If you receive a letter from the IRS, there is a decent chance it is a “soft letter.” What exactly is that supposed to mean and what should you do about it?
A soft letter is a type of form letter sent by the Internal Revenue Service (IRS) that broaches a topic to encourage compliance. Such a letter could be a warning that scrutiny of your offshore tax or other investments is underway. It could also be a letter that offers education around some kind of offshore tax or business opportunity in which you are involved.
Essentially, the letters at their most benign can be considered a statement of “we know who you are and what you are doing.” Sometimes, the knowledge that you have caught the attention of the IRS is all that is needed to strengthen compliance and deter tax fraud.
In other instances, a soft letter can request production of documents and statements concerning one or more tax periods. The Taxpayer Advocate Service (TAS) is a watchdog agency within the IRS that works with taxpayers who are having difficulty in their dealings with the IRS. The agency offers support to:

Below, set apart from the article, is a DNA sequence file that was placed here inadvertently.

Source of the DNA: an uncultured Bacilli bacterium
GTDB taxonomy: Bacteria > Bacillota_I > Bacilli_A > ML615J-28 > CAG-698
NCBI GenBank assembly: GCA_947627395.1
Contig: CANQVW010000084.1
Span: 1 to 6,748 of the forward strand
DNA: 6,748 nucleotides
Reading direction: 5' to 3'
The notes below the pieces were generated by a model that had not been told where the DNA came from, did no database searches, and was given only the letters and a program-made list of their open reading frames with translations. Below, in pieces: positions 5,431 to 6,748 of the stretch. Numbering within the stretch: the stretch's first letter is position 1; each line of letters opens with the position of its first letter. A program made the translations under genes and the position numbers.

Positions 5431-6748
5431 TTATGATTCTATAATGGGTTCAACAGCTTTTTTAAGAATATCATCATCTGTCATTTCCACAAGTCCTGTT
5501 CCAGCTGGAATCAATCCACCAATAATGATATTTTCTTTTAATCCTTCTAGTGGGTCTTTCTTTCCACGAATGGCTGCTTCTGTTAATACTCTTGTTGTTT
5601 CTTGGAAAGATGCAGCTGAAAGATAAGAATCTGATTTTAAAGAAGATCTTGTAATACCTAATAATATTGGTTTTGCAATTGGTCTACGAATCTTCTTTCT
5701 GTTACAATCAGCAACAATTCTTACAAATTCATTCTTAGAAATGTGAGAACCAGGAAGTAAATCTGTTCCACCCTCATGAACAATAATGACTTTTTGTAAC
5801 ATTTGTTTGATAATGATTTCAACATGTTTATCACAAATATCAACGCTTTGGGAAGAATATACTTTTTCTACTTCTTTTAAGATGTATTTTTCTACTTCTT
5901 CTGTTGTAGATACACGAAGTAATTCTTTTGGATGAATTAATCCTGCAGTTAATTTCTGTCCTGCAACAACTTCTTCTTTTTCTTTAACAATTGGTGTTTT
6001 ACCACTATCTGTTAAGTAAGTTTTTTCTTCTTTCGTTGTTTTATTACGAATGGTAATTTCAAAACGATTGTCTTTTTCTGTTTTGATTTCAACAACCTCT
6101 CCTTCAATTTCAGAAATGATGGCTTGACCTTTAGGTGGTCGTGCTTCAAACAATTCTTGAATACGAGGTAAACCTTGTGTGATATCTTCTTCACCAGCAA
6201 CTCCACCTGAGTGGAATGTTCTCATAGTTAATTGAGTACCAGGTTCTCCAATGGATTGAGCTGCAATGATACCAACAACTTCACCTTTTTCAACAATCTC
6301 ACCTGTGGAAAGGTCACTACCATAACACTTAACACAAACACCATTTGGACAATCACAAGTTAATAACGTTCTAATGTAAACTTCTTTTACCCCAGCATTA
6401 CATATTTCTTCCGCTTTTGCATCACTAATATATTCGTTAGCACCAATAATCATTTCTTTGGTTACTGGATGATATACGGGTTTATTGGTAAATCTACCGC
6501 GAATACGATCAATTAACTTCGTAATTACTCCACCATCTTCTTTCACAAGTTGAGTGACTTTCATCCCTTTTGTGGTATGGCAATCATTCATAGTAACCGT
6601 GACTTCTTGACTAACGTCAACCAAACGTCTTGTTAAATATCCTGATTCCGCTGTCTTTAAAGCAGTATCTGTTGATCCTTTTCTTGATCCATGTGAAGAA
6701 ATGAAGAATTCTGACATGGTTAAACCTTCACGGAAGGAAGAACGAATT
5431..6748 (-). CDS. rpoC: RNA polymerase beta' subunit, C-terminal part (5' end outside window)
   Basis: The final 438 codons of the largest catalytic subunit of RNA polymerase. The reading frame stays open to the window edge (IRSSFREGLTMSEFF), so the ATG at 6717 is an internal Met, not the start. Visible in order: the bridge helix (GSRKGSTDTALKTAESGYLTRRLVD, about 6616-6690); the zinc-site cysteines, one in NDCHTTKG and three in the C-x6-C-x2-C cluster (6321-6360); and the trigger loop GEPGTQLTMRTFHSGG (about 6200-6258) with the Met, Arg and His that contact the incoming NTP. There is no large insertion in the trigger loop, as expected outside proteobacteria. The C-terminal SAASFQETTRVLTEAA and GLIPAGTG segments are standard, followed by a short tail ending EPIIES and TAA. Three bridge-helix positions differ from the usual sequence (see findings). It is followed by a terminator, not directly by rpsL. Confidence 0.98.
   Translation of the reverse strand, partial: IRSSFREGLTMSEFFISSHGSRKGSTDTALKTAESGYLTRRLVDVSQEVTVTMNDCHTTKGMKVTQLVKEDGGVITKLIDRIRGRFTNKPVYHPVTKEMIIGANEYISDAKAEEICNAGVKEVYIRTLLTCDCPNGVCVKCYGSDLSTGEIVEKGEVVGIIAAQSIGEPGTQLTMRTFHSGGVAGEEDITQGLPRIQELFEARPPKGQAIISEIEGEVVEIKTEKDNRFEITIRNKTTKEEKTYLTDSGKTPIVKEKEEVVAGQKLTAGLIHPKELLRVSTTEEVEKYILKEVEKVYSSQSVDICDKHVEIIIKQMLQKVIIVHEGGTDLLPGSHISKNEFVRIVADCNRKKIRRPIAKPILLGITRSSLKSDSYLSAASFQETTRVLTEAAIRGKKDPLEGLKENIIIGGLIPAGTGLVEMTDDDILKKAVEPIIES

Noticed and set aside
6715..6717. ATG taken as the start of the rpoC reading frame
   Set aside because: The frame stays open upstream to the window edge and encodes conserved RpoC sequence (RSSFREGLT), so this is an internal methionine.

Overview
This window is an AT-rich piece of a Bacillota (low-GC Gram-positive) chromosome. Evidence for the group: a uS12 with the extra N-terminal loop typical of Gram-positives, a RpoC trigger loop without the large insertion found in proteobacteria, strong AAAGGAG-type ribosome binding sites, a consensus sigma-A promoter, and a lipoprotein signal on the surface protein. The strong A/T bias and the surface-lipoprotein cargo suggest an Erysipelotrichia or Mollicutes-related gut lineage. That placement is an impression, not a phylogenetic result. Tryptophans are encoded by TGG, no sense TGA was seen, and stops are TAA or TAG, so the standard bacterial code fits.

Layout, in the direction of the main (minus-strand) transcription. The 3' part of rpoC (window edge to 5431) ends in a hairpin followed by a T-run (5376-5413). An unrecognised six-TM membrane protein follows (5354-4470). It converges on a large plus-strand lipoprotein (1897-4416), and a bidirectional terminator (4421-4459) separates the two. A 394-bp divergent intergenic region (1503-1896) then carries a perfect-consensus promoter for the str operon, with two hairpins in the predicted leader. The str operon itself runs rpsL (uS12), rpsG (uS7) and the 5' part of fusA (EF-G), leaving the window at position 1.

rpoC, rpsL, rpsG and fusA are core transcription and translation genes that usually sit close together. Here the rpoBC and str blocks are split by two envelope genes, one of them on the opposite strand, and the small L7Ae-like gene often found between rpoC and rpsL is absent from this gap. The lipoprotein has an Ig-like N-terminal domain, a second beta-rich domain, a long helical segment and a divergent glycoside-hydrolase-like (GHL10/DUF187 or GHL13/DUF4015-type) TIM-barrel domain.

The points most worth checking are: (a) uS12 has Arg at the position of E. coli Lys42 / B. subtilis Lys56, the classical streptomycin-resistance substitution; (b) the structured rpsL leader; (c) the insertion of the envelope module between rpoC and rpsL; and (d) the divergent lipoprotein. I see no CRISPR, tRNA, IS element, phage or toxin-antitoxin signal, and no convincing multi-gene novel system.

- Individuals who are incurring excessive cost and economic downturn as they try to work through a tax controversy with the IRS
- Those who are experiencing repeated delays from the IRS or have not received a response by a date proposed by the IRS
- More than 30 days has lapsed since you tried to initiate resolution of a tax problem with the IRS.
In commenting on soft letters sent to taxpayers concerning use of cryptocurrency, the agency notes:
“Over the years, the IRS has issued taxpayers “soft letters” for a variety of issues and purposes, including informing, educating, and encouraging voluntary compliance. However, the IRS has recently begun using some soft letters as a means to bypass the rights and protections of the examination procedures.”
TAS goes on to note that soft letters come in a variety of forms and levels of sophistication geared to the audience. That said, the group also notes that some letters can cross over into requesting information that is more appropriately requested during an IRS investigation or civil tax audit.
While the true intent behind a soft letter can be murky, the action needed is clear. Do not respond to a soft letter without talking to a tax attorney or other tax professional. Measured response is appropriate if your tax practices or wealth strategies are being considered—or questioned—by the IRS.
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